Snowblower Forum banner
41 - 60 of 77 Posts

·
Registered
Joined
·
132 Posts
Discussion Starter · #44 ·
Saw-tooth base ring gear and new taller chute fully joined!

The power of tack & test-fit... I used the unmolested stubby as a guide for locating the gear ring and marked the location with a Sharpie. I tacked at each chute opening ear and one at the back for a three-point temporary hold. Once bolted up to the blower, however, I was 8 gear teeth (one rotation of the worm gear) favoring the left side. The difference was a perfect 90° 3:00 o'clock to the right and a nice over-the-shoulder toss to the left. Grumble, grumble, grumble...

"It's not all that much off. I can live with it. Yeah, but every single time you go to use it, you'll kick yourself in the fanny for it not being perfect..."

So, I cut out the tacks, ground everything down to flush, and advanced clockwise the chute opening half of 8 teeth, which is 4. The second test-fit was side-to-side perfectly symmetrical.

Next up? Cleaning and preparing the piece for painting.

This photo is of the final test fit-up after welding fully. I did run a bead all away around the chute and the ring. Given the taller chute, the weld junction will be subject to increased leverage from vibration.
Motor vehicle Wheel Automotive tire Gas Tire


The problem with one-off welding... Only the last 25% is perfect due to getting everything dialed in and a seat-of-the-pants feel for the material characteristics involved.
Automotive lighting Hood Automotive parking light Vehicle Motor vehicle
 

·
Registered
Joined
·
132 Posts
Discussion Starter · #45 ·
So, what's the deal with the banana angle of the tall Ariens chutes from the factory?
I knew I wasn't the only one...

Outerwear Sleeve Gesture Font Hat
 
  • Haha
Reactions: Beanhead

·
Registered
Joined
·
132 Posts
Discussion Starter · #48 ·
I think your welding looks fine.
Oh, it's structurally solid all the way around... It's just not as pretty as that imaged couple of inches right there by the worm gear.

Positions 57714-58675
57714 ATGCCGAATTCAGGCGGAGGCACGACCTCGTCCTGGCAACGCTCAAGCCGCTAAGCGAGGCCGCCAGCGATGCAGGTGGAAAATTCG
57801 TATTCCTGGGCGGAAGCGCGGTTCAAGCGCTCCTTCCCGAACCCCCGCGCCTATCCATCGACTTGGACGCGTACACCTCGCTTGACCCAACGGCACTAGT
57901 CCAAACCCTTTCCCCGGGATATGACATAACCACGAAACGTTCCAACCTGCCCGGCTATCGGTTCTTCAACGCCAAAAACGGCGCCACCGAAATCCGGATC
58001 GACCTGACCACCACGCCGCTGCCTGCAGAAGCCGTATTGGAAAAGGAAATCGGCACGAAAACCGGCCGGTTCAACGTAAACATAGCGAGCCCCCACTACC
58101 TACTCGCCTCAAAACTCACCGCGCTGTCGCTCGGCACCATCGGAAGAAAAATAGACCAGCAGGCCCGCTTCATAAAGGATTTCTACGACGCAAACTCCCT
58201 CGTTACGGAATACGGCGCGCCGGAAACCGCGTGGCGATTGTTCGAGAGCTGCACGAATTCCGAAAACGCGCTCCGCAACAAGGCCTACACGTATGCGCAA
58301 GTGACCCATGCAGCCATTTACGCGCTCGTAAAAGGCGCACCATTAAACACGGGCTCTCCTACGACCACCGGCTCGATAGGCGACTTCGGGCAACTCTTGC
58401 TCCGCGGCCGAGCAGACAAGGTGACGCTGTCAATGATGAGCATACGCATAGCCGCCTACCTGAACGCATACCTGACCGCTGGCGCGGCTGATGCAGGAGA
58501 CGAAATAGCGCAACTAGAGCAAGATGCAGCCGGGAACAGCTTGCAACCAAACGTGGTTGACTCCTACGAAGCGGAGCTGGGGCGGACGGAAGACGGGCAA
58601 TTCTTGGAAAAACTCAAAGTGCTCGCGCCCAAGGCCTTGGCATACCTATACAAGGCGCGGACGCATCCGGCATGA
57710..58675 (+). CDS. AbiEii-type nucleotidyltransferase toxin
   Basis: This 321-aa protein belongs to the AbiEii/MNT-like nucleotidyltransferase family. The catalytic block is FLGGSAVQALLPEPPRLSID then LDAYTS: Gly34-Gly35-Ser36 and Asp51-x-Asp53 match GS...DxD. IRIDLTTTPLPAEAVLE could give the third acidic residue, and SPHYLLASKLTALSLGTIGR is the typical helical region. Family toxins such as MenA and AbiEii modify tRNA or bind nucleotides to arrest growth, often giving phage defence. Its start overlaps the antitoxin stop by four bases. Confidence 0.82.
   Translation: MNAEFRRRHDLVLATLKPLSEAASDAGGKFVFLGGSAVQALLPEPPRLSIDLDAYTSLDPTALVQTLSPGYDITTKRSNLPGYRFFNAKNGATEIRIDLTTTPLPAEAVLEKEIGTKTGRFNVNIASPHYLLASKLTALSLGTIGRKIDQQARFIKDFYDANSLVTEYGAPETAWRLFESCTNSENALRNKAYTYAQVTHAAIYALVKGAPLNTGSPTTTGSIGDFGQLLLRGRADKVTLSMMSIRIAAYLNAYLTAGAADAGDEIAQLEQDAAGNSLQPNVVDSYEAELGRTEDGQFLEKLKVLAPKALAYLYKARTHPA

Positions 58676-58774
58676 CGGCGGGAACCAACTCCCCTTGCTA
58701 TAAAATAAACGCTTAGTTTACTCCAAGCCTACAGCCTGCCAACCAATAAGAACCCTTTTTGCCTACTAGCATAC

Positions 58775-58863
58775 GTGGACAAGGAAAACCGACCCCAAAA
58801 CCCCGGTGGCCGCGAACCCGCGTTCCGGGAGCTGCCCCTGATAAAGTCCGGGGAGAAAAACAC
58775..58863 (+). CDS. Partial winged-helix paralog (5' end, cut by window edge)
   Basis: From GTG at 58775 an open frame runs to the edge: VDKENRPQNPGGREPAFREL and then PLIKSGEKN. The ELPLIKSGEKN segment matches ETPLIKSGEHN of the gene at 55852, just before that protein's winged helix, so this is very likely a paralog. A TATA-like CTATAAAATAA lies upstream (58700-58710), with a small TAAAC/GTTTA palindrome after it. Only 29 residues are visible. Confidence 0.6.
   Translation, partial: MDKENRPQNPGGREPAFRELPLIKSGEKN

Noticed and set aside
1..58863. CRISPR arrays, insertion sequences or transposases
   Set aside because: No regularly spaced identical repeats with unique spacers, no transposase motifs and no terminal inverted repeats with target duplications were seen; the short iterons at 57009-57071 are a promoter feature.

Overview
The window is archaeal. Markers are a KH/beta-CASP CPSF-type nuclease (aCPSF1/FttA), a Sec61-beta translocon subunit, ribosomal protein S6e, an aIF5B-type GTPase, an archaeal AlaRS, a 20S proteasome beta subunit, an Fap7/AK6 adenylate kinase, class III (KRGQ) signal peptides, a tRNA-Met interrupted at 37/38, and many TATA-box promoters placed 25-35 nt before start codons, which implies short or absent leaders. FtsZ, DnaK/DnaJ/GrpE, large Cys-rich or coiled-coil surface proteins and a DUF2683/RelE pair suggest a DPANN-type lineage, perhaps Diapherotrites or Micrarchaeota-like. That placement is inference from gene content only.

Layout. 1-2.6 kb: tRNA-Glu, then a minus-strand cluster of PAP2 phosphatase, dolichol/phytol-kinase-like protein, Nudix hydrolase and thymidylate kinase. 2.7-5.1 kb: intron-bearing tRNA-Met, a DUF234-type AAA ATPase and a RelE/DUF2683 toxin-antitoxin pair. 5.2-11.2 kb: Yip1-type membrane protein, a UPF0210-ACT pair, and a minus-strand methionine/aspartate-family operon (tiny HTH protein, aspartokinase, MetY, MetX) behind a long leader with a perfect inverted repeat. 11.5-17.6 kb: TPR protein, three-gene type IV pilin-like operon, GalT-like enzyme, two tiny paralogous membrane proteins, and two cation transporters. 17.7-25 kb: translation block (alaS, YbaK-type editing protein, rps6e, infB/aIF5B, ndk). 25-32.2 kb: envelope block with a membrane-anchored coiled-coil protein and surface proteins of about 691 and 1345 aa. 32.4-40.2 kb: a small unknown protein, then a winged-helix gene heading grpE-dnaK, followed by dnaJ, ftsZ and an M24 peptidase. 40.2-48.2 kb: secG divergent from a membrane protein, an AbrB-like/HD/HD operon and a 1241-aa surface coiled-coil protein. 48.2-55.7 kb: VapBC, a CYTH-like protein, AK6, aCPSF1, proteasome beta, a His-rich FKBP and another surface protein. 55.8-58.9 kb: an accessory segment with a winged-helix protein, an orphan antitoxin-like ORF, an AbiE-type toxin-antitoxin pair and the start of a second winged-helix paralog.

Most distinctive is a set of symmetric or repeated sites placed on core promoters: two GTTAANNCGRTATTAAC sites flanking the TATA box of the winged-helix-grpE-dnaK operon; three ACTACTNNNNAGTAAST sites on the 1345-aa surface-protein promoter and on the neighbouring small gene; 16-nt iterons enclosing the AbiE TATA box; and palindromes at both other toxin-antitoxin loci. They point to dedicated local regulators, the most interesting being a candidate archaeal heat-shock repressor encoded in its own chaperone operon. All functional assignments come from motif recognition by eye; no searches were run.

·
Registered
Joined
·
132 Posts
Discussion Starter · #49 ·
Paint color comparison... The plate on top is RUST-OLIUM High Performance Enamel orange. The bottom plate is RUST-OLIUM Husqvarna orange.



Amber Wood Rectangle Automotive lighting Bumper



The Ariens factory paint on the chute displayed for comparison.
Hood Motor vehicle Orange Automotive lighting Automotive exterior
 

·
Registered
Joined
·
206 Posts
Good work, The Ariens factory paint sure is expensive. I have an ariens zero turn mower as well as 24 SHO, so I have a can for touch up. I would not want to buy enough to paint a whole machine that's for sure. I like your work 👏
 

·
Registered
Joined
·
132 Posts
Discussion Starter · #51 · (Edited)
The first coat of paint, RUST-OLEUM, Husqvarna Orange.

I did not mask the factory original finish at all. It's nearly impossible to discern factory OEM paint from the rattle can shoot. Given the chute's finished surface use/abuse while in operation, I'll probably apply five or more coats of paint to the business face. The other areas can suffice with less.

The overlap of the chute/ring-gear will be paint-free and subject to corrosion. However, once the paint is dry, I'll lather the seam with used engine oil allowing it to puddle overnight and seep in. Then, the oil treatment will be followed up with grease pack and a heat gun to get as much protection in there as possible.


Wood Automotive tire Gas Rim Tints and shades


This is the nape-of-the-neck and where the OEM mounting/rotating tab was located. Once again, I did not mask the OEM painted surfaces.
Plant Automotive lighting Orange Gas Tints and shades



The first coat of paint over the welded seam between the ring gear collar and the body of the chute.
Orange Ingredient Gas Kitchen appliance Serveware